|A sidecar at Musso's|
We saw "Argo" - which I highly recommend. Then we had a dinner date with a friend from out of town. He was staying in Hollywood, right at Hollywood and Vine, so what better recommendation for a Hollywood experience than Musso and Frank Grill? We called and made a 7:00 pm reservation.
The perils of LA traffic are predictable, yet sometimes even the best of us forget. We took Santa Monica Boulevard from the Westside to Hollywood, and at Wilshire we got snarled in the lane closures and congestion near the Beverly Hilton for the Golden Globes Awards. Luckily it was only the set-up day on Saturday and not the show!
From Santa Monica to La Cienega, we turned onto Fountain Avenue, which was, good as the diva's word, clear and unimpeded. We took it all the way to Highland Avenue, and pulled into the lot behind Musso's at 7:30 pm.
|The back parking lot at Musso and Frank Grill|
|Musso's Old Room|
It's the kind of place older people feel comfortable in, and younger people go to be ironic. I guess I've always put myself in the second group, but now, looking around, I realized I'm almost the same age as the grey, balding heads in the booths around me. Have we finally transcended our youthful embrace of "retro," and now we're just the old people who seek the comfort of old familiar places?
Never mind that! We ordered cocktails and enjoyed the fine crusty bread, served with soft butter. A gibson for [The Man I Love], a Rob Roy for our friend, and a sidecar for me. They were served with a wee ice-bucket alongside, holding a tiny carafe with an extra serving.
I ordred grilled calves' liver with onions - this is the only place where I have a craving for liver. [The Man I Love] ordered rib-eye steak, medium rare with asparagus and potatoes lyonnaise. Our friend ordered the flatiron steak.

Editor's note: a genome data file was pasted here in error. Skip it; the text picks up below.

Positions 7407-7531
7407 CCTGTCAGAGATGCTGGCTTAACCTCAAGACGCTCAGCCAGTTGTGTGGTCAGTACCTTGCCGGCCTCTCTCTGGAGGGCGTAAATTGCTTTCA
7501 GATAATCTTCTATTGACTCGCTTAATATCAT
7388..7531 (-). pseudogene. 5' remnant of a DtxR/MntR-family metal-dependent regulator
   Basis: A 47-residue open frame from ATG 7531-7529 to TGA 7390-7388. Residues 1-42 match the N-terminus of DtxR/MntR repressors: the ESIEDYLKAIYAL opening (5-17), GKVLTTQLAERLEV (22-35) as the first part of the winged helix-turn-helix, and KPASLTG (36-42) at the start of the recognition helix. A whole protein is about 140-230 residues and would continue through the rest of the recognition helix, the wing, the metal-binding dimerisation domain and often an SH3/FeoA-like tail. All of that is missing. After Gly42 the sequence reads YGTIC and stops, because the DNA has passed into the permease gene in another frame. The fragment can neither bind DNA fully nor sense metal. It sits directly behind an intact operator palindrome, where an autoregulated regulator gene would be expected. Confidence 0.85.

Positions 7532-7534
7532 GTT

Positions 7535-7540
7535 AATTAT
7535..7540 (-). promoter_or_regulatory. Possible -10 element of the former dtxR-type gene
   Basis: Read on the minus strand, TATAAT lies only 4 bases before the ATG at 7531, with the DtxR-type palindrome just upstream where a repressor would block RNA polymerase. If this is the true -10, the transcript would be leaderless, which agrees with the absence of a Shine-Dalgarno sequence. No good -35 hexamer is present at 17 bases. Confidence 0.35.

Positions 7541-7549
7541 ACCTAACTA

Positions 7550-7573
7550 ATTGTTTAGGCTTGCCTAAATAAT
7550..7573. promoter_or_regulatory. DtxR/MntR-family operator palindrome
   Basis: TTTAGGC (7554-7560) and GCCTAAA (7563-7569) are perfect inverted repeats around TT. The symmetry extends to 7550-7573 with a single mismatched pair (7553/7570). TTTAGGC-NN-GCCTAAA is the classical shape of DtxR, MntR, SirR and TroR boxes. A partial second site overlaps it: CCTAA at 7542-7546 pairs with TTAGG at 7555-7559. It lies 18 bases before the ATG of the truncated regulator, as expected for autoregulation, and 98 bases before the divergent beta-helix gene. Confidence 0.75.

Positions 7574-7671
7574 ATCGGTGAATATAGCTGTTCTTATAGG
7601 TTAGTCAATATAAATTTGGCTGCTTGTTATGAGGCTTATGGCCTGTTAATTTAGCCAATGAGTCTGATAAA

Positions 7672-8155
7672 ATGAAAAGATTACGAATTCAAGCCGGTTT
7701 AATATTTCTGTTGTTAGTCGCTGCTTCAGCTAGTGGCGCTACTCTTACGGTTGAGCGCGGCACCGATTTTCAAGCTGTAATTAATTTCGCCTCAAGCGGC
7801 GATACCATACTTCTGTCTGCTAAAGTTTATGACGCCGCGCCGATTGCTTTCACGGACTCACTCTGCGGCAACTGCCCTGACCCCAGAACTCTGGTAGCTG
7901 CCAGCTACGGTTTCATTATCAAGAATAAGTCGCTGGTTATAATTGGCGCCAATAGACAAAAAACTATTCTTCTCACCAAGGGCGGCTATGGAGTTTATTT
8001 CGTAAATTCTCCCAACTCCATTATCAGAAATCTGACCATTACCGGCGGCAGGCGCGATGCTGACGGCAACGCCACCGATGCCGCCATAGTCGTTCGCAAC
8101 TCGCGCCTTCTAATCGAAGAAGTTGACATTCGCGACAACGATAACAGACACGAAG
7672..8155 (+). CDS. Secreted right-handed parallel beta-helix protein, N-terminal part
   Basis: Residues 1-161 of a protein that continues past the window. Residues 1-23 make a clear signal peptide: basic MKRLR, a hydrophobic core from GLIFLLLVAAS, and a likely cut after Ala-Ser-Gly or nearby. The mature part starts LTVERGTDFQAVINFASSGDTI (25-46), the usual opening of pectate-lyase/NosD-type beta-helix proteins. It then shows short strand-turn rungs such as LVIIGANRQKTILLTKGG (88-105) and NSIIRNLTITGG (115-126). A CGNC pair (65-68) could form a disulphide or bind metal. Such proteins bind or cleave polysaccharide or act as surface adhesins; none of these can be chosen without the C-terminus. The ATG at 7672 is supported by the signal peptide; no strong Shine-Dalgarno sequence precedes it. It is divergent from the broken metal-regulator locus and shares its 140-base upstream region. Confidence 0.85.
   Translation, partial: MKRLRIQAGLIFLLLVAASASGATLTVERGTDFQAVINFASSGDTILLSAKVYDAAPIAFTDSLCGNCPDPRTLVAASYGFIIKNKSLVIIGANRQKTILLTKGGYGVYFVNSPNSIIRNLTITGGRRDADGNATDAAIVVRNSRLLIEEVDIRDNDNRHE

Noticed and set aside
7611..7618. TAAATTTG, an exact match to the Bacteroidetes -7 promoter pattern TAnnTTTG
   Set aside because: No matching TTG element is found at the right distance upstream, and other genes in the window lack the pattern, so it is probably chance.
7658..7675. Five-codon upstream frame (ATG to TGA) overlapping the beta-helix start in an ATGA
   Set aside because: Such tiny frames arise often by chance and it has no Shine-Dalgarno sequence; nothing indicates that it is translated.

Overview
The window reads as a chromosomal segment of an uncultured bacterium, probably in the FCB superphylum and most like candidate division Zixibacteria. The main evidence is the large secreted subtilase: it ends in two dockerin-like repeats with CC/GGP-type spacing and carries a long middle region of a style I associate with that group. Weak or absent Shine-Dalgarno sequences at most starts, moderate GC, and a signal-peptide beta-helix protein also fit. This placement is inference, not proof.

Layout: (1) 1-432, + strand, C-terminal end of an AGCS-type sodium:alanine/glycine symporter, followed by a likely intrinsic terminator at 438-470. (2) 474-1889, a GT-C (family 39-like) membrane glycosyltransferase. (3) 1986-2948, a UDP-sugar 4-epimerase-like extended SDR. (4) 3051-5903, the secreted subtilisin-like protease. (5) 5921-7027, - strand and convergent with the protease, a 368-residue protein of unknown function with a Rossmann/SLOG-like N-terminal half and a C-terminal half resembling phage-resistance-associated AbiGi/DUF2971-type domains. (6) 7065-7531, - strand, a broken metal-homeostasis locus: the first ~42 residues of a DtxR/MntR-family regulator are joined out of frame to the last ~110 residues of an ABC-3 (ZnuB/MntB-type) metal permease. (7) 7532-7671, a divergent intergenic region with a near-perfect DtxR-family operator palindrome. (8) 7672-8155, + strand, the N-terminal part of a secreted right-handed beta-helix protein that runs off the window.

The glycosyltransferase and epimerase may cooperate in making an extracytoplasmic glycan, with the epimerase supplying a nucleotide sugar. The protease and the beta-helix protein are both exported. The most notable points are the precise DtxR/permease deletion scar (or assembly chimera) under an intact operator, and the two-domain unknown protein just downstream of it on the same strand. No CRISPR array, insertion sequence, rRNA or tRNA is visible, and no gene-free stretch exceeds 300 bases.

And here's where the inevitable Musso and Frank quirks cemented the evening. This could only happen at Musso and Frank. Time slowed down. Over [The Man I Love]'s shoulder, I watched a couple finish their dessert, pay the check and depart. Then, I watched the table linens change, a new seating; cocktails served, then entrees served - while before us, our cocktails drained, our table remained empty. Somehow, our grey-haired waiter knew we were not in a hurry. Finally, he arrived, a tray on his shoulder. He deftly kicked open a folding stand, set the tray down, and with a flourish, served my liver and onions. Then [The Man I Love]'s steak. Then he placed before our friend something that looked like a pizza.
Our friend looked perplexed. "Is this the flatiron?" he asked.
"Yes," our waiter assured him, before confidently moving on. There were things that looked like nuts, slices of - were they mushrooms, pears? Was there some sliced steak on there or was it onion?
"Oh," I said, remembering the Daily Special menu. There had been something called "special artisan flatbread" on it. "I think that's the flatbread."
Then I remembered the last time we'd come here. On that occasion, our son had ordered sweetbreads, but had been served the Daily Special short ribs instead. Flatiron, flatbread. Sweetbreads, short ribs. Clearly there had been a misunderstanding - due perhaps to the general din of the dining room, but also the age of our waiter - and perhaps a hearing impairment.
[The Man I Love] cut his huge rib-eye steak in half. "Why don't you share this with me, I don't think I can eat the whole thing," he offered. As before, we went with the flow. Perhaps the elderly waiters at Musso's really do know best.
At the end of the meal, our waiter returned.We asked for a doggie bag for the flatbread and some leftover calves' liver. While we watched, transfixed, as he juggled the food, almost dropping it, our waiter favored us with a lengthy shaggy-dog story, a classic "little Johnny says to the teacher" dirty joke that left us perplexedly blinking. Only at Musso's.
|The New Room dining room|
So we sat on the substantial, leather-upholstered barstools and ordered a round of sidecars from barman Mario. We watched as he expertly concocted them, and then set them in front of us, with their own wee ice buckets and carafes.
|Mario at the bar|
The dining room was thinning out, now that the shows had started. Our doggie-bag was at our feet, and we sipped our cold and delicious sidecars. It was only a breath of quiet before the night-time crowd would arrive, and the place would heat up again.